Katherine recently lived in Virginia for three months training horses, but she says she had to return home because of her health issues. "I have been riding horses since I was 5 years old, and that's always been my passion. When I was 13, I started to have a really sharp pain in my side, like someone stabbing me with a knife. I got really sick," she explains. After a hospital visit and numerous tests, doctors discovered she has kidney stones. "I'm only 19 years old, and I can't ride horses because of the sharp pain in my side. Lately, my kidney pain has become worse. I can't stand for more than 30 minutes. It feels like someone is stabbing me with a knife, and it's very intense, and sometimes I get spasms in my hands, where I can't move them because the pain gets so bad." She adds that it's hard for her to get a job because of her condition.
"There were times when the pain was so excruciating that we actually ended up in the E.R., so it's been very frustrating for all of us," says Erin, Katherine's mother.
"I just wish I could live a normal life, but I have this really sharp pain, and no one understands what it is. It definitely could be something worse than just kidney stones, but I'm hoping that it won't be," Katherine says.
[AD]To help Katherine determine what's causing the pain, the Dr. Phil show teamed up with the TV show The Doctors. They contacted UCLA Diagnostics and set up a comprehensive panel of tests with urologist Dr. Jennifer Anger. The doctor performs a urine test and learns there is blood in Katherine's sample, so she has the teen undergo a CT scan.
"I really enjoyed meeting Dr. Anger. I liked her a lot. She's very aggressive with what she wants to do. She really had a game plan, and I'm really looking forward to finding out what's going on," Katherine says.
Katherine's tests results will be revealed on an upcoming episode of The Doctors.
Dr. Phil sits down with Katherine to find out how she's coping with the tests and the pain.
Katherine tells Dr. Phil about her pain. "I always had this feeling where it feels like someone is stabbing you in the side, and it happens if I stand for more than about 30 minutes, if I walk for any period of time," she says. "I can't do anything anymore. I can't ride a bike down the street with Leilah or Nathan anymore. I had to sell all the horses that I had. I want to be able to stand up," Katherine explains.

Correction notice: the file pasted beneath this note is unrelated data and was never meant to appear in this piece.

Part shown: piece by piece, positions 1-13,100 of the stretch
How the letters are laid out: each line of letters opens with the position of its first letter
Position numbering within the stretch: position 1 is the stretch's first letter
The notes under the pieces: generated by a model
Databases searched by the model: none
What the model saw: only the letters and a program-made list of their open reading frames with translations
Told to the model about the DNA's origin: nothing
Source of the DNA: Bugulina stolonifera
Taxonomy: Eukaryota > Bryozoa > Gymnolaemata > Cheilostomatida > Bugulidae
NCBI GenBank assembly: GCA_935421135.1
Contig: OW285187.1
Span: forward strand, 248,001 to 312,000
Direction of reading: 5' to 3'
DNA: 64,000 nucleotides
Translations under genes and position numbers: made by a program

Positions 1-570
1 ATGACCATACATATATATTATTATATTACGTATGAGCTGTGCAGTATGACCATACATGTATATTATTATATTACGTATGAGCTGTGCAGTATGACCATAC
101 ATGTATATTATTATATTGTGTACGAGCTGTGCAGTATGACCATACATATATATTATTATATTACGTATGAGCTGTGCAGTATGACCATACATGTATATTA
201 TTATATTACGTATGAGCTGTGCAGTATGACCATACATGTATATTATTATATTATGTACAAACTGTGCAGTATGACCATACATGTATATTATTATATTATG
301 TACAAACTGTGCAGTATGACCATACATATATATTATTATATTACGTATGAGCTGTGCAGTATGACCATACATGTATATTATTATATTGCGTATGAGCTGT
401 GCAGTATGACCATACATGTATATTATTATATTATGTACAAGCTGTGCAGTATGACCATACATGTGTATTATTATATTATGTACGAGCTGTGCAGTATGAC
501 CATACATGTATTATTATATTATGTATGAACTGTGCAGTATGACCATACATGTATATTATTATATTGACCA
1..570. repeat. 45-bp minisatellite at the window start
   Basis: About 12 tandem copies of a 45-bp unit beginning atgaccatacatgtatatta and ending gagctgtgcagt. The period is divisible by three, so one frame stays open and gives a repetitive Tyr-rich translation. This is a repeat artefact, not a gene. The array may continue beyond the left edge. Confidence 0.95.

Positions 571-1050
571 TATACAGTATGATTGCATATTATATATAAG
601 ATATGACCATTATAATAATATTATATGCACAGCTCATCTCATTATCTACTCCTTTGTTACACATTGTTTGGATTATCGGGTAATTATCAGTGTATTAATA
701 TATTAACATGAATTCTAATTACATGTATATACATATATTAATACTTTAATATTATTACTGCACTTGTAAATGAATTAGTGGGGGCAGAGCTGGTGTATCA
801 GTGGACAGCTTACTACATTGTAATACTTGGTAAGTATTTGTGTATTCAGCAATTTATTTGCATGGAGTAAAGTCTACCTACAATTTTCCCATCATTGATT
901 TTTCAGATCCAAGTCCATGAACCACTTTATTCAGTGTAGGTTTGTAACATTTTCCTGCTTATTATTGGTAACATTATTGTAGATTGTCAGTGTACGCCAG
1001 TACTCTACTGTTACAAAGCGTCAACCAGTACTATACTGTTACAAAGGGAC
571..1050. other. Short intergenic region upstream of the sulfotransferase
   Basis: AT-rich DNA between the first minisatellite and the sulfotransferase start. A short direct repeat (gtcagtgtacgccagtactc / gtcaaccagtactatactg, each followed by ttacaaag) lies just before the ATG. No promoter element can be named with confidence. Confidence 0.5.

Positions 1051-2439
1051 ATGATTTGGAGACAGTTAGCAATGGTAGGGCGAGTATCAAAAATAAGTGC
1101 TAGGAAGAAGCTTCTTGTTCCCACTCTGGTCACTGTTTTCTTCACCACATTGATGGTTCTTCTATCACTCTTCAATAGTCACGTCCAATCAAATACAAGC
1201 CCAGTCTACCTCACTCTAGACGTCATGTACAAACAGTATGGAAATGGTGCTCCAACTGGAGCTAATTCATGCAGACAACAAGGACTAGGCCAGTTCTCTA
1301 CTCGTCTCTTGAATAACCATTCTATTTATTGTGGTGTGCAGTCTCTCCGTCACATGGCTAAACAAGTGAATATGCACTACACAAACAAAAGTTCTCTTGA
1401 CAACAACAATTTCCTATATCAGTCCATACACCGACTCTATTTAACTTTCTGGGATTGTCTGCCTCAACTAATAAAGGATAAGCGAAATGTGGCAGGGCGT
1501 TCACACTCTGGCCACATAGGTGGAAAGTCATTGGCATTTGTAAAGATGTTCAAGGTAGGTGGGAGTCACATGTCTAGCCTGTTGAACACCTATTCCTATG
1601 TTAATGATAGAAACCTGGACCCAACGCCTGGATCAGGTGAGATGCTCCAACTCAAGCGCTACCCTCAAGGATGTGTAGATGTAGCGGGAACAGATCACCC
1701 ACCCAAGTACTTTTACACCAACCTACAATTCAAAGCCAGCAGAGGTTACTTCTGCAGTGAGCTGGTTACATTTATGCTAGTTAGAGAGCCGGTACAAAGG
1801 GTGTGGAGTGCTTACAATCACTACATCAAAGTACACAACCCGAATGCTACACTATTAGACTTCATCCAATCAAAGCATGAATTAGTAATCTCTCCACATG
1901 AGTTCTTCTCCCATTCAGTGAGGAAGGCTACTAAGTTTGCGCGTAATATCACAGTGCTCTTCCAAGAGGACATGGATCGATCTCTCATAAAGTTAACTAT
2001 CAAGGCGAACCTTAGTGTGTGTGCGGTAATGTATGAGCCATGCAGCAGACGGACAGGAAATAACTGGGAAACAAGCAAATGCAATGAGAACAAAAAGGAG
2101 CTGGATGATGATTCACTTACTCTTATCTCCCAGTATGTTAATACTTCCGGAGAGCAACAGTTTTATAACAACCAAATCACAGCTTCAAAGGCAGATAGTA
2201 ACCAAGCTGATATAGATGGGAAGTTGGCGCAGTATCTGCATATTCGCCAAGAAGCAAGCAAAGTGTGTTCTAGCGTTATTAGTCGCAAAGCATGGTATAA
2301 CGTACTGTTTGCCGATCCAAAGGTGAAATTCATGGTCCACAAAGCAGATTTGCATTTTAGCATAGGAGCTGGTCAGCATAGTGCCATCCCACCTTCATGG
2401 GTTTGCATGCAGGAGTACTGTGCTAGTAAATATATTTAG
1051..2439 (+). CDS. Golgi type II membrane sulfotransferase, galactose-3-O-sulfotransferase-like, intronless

When the pain first occurred, Katherine visited her OB/GYN. "Ever since I saw the urologist, he threw up his hands at me. He said, 'Drink water, and that's all we can do. There's nothing we can do for you.' And that was probably the most letting down thing, because he told me that I couldn't get better," she recalls, becoming emotional. "I went to my regular doctor a bunch of times, and she put me on antibiotics to help, and I would go back and forth, back and forth, and eventually, over the last year, I just said, 'Screw it. It's not going to get better. I'm not ever going to get better.'"
[AD]"You said, 'I don't have health insurance right now. My health is getting worse. I don't know what to do. I can't get a job to get money to pay for a doctor, but yet I continue to hurt all the time,'" Dr. Phil says. "But we've now got you on track for this."
"I want to talk about your reasoning," Dr. Phil tells Katherine. "We set up to use all the resources at our fingertips, which I always do when it comes to you, and then I get this email from you: 'Hey, so me being a goof, I was pumping gas, and I set my phone on top of my Jeep, and I drove off with it on top. Needless to say, I don't have a phone right now, so I can't fly across the country with no phone, so I'm sorry, but I can't make the flight. After I get a new phone, who knows when that will be, then I can come out. I'm really upset about not being able to go, but there's nothing I can do. That sucks, Katherine.' Are you kidding me?"
Katherine explains why she wrote the e-mail. "I was very scared to find out what's really wrong with me. I don't want it to be something really bad that I have to lose my hair over or anything like that. And I had to fly out by myself, and I was afraid," she says.
"If that's true, Katherine, why don't you just say that?" Dr. Phil asks.
[AD]"Because in my family, I was always taught to stuff your emotions and hide them away," she says.
"I don't know how much more I can help you, and I deserve better than that," Dr. Phil says. "You're paralyzed with pain and can't afford to go to the doctor, and somebody steps up and offers you the top diagnostic center in the world and you say, 'Well, lost my cell phone. I'm going to have to blow you guys off.'"
"I agree it was the wrong thing to do. I agree 110 percent that it was the wrong thing to do," Katherine admits.